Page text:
22 03 2012

My daughters and I took showers last night. I make the youngest go last because she’s a water baby and loves to play in the shower. If she goes first, the rest of us have to wait 40 minutes for her to exit the shower, and 30 minutes after that for the hot water heater to do its thing.

I drank tap water yesterday. It’s what I usually drink, unless it’s morning and then I drink carafes of coffee, which I make with tap water, but it seems like I’m drinking something else entirely since it’s coffee-flavored.

My kids drink tea- or juice-flavored water—there’s always a glass full of liquid near them. I wish they’d drink milk, but that battle was lost before it began.

All of this daily drinking, not to mention the platters of food we consume, sends us trotting down the hall throughout the day to use the toilet

It’s convenient to have a toilet, or better, several toilets in the house. They always flush our waste through the pipes, unless someone gets carried away with the toilet paper, and then it’s mom to the rescue with the plunger.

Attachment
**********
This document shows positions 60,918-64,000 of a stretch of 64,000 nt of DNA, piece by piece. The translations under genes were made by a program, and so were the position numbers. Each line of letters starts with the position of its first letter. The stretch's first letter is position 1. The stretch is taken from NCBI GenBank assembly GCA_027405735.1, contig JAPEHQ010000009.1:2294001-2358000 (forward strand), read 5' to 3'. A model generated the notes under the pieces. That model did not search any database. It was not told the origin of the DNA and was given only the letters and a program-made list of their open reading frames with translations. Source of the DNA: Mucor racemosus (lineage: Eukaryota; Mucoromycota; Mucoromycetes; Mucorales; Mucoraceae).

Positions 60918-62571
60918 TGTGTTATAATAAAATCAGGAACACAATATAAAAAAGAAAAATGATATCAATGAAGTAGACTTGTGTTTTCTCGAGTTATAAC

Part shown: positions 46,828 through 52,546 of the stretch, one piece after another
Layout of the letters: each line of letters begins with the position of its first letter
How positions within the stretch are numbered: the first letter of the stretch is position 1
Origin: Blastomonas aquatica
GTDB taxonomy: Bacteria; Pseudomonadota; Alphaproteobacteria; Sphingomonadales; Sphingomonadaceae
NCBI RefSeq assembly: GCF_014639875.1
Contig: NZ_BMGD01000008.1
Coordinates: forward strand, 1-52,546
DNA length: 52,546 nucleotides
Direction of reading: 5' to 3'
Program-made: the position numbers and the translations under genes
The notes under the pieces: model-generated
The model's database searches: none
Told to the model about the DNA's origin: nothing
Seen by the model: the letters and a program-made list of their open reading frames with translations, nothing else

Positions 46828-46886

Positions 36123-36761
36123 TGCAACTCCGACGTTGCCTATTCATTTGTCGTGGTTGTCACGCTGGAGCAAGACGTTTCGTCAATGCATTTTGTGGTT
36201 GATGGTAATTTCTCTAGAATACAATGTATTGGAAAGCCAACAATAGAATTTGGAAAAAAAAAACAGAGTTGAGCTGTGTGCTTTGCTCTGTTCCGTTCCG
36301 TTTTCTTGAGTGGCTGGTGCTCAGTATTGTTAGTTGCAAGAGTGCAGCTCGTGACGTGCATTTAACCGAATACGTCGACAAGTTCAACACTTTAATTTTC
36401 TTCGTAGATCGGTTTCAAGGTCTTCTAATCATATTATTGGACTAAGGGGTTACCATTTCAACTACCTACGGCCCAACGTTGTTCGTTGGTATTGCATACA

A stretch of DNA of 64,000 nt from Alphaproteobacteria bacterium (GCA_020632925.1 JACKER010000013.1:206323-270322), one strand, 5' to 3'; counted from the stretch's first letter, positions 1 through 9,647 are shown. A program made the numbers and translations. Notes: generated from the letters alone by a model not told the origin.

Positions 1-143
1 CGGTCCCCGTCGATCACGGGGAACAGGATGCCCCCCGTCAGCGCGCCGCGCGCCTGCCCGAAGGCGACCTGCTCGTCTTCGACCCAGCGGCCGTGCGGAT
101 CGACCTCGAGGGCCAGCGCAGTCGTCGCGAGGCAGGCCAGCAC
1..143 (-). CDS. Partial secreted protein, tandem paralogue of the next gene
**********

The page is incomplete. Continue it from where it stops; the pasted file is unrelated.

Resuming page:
The dogs love cold, fresh tap water. Since their water bowl is three steps from the kitchen tap and the kitchen is a popular place, they get water whenever they want it.

Speaking of the kitchen, we have an appliance called a dishwasher. I put our dirty dishes in it, push a button on the front, and hot water swishes and rinses until the dishes are clean. The same thing happens to our clothes when I put them in the clothes washer.

Using water is one of the things we do best at our spot on earth. We fill pots and cook pasta, wash off the roof and sometimes the house, porch, deck, sidewalk and driveway, wash the cars, wash tubs and sinks and countertops and floors, pour it on plants and, when we had a hot tub, we put water in it. We even fill plastic guns and have water fights. We do lots of things with water.

We just turn a faucet, and we have water.

Water.org is trying to do something for the one billion humans who don’t have access to clean water. And the whopping 2.5 billion who have no access to a toilet.

Take time today to check out their website and read about the lives of those affected by lack of water. If you’re so moved, make a donation. They’re turning on faucets all over the world.

Happy Water Day.

By Trish Parnell

Image courtesy of Bob West

Nurse Mary Beth and Swimmer’s Ear

7 06 2007

Nurse Mary Beth explains symptoms of swimmer’s ear and how to treat.


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